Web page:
To finish, the Psychedelic Love Orchestra played the whole of Sgt Pepper, plus some other Beatles songs from 1967. I really love this band, and I hope they become a regular feature of Beatleweek.

Irina and Lilia with Hal Bruce at the Philharmonic

 

End of Part Two

Intermission

Coming soon – Part 3, A visit to the grave of Brian Epstein; (not) the end of Beatleweek, remembering old friends, and the Adelphi convention.

 

More on ‘It Was 50 Years Ago Today’

The screening took place in a very nice screening room at the Hospital Club in Covent Garden. Those present included the director, Alan G Parker, and the co- producer Reynold D’Silva ( who also owned Ringo’s old flat in Montagu Square) and archivist Keith Badman. The film is produced by  Alexa Morris.

Alan gave brief speech before the film, telling us how the idea first came to him when he met Keith Badman at the Liverpool Beatles Convention in 1982.

The film begins with a recollections from the Beatles 1966 tours, focusing on the controversy surrounding John’s ‘bigger than Jesus’ comments, and they they decided they wouldn’t tour any more. During this section. there was a fascinating interview with Brian Epstein, filmed in late 1966, talking about the Beatles future plans, and really dodging the question about future tours.

The film then goes into the making of Sgt Pepper itself, and how the songs came about. There was a nice section on Lucy in the Sky With Diamonds, showing childhood photos of Julian Lennon together with Lucy O’Donnell, who was the inspiration behind Julian’s painting, that inspired John to write the song.

After talking about Sgt Pepper, the film covers the story of the Beatles meeting the Maharishi, and the death of Brian Epstein. I thought the section on Brian was done very well, and a very nice tribute.

Hunter Davies told a great story of how he went to Bangor with the Beatles to see the Maharishi. On the first night he took them to a Chinese restaurant, but realised he didn’t have enough money to pay the bill. The Beatles didn’t carry money with them, and the waiters in the restaurant didn’t recognise the Beatles, and were getting aggressive, thinking they wouldn’t be paid. George Harrison saved the day by asking for a knife, and slit open his shoe. From the shoe, he pulled out a £20 note, which he kept there ‘In case of emergency’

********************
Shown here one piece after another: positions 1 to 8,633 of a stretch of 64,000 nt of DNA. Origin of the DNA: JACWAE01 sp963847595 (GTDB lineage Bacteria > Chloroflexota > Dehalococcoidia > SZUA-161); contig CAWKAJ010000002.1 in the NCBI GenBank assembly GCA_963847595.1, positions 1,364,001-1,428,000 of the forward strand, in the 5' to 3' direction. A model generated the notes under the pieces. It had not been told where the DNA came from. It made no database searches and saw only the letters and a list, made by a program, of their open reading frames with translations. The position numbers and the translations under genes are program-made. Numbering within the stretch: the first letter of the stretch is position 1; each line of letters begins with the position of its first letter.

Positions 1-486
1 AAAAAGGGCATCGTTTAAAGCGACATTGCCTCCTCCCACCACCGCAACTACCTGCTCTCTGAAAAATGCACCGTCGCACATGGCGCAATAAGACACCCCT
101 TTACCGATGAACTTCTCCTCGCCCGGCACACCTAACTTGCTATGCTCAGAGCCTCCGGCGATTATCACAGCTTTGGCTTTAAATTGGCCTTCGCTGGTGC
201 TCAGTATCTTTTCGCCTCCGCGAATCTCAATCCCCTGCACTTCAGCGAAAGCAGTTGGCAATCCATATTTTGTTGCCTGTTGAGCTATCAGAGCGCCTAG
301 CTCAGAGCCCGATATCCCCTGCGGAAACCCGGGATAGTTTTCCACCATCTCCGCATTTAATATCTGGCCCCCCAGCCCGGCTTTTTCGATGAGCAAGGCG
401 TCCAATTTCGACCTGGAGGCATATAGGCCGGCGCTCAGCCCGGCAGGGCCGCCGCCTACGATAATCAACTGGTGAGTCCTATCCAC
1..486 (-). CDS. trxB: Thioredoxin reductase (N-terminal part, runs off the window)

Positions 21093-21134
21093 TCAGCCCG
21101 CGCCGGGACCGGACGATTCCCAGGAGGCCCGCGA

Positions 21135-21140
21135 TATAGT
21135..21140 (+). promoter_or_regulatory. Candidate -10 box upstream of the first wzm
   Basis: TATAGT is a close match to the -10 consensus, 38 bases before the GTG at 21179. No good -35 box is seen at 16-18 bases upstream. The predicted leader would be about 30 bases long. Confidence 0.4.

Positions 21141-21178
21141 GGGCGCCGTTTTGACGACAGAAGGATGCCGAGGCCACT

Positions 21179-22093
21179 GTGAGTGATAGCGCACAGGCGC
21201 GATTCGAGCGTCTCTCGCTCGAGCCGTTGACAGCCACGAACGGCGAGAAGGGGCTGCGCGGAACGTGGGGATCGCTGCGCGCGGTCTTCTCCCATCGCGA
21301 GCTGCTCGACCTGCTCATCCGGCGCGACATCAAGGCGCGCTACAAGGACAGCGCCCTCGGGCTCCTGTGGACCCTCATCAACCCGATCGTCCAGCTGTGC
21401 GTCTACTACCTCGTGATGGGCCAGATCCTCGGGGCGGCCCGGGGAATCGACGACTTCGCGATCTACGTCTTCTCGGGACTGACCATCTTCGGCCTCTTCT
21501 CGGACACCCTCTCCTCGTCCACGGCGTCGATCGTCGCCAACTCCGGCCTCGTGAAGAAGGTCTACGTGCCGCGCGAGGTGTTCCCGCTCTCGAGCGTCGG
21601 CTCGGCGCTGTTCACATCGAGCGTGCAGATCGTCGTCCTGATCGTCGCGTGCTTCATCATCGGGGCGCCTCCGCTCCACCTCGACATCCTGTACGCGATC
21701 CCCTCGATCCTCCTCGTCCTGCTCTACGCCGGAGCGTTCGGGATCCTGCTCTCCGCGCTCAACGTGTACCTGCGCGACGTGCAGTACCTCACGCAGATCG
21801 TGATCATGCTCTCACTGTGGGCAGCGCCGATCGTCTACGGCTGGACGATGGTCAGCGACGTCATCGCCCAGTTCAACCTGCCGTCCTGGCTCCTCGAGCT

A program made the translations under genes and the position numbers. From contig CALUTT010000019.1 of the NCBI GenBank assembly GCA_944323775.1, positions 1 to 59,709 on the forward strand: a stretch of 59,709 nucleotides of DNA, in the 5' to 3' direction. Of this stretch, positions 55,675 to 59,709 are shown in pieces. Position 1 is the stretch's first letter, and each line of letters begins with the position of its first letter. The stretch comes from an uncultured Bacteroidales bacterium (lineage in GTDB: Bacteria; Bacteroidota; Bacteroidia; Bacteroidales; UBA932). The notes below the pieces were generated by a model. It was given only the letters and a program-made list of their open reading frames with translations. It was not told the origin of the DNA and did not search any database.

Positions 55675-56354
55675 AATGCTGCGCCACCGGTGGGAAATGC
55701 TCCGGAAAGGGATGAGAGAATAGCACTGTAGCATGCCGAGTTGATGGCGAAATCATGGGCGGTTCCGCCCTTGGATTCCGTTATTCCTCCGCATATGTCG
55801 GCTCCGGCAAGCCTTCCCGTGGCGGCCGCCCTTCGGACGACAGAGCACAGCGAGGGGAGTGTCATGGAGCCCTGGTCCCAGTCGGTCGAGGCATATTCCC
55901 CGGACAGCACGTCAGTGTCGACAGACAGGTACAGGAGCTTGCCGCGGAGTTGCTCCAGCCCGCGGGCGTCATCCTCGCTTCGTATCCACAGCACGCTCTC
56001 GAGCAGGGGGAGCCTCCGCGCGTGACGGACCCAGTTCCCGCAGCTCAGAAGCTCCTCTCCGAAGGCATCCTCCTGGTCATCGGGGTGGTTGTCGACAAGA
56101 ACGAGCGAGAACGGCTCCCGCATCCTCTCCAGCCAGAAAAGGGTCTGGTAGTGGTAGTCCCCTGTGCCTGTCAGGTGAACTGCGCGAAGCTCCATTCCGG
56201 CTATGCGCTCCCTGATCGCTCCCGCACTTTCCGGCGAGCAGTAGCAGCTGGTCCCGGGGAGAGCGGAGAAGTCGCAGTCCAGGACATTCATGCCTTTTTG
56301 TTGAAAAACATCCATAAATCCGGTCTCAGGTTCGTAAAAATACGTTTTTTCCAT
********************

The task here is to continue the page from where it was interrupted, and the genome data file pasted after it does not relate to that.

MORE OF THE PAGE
Views on the Maharishi are very mixed among the interviewees. Some really like him, but author and journalist Ray Connelly called him a con man.

Although most of the people in the film were known to me, one highlight was the interview with Barbara O’Donnell, who was a secretary at NEMS and Apple, and worked with Ringo until 1982.

The film ends with the release of the ‘White Album’.

The film was highly enjoyable, with enough new material and stories to keep the interest of even the die-hard Beatles fan that has seen nearly everything (yes, including me!) New fans would find it fascinating too!

At present, there are plans for premieres in Liverpool and London, around June 1st. I will give full details here when known.

The film poster for ‘It Was 50 Years Ago Today’.

 

 

 

It was 50 Years Ago Today! – a Review

Just back from a screening of the new film ‘It Was 50 Years Ago Today – The Beatles, Sgt Pepper & Beyond. 

The film very much starts where ‘Eight Day’s a Week’ ends – but for me was much more enjoyable. Where I found Eight Day’s a Week slightly disappointing, ‘It Was 50 Years Ago Today’ was far better than my expectations.

The film is expertly written and directed by Alan G Parker, who shows much love and dedication to his subject throughout the film. A brilliant cast of interviewees included Hunter Davies, who was present during most of the recording of Sgt Pepper; Philip Norman, who has written great books on the Fabs, and John and Paul; and Jennie Boyd (Pattie’s Sister). Also giving their insights were Tony Bramwell, Freda Kelly, and surprisingly, Pete Best, who talked about his families role in the making of Sgt Pepper. Although, because the film wasn’t sanctioned by Apple, there is no Beatles music, there is plenty of footage of the Fabs, much I hadn’t seen before, as collected by Keith Badman, Beatles archivist extraordinaire.

Altogether, the film is a great tribute to a great album. Highly recommended :>)

(More recollections tomorrow, after I get some sleep – it’s been a Hard Day’s Night!

It was 50 Years Ago Today.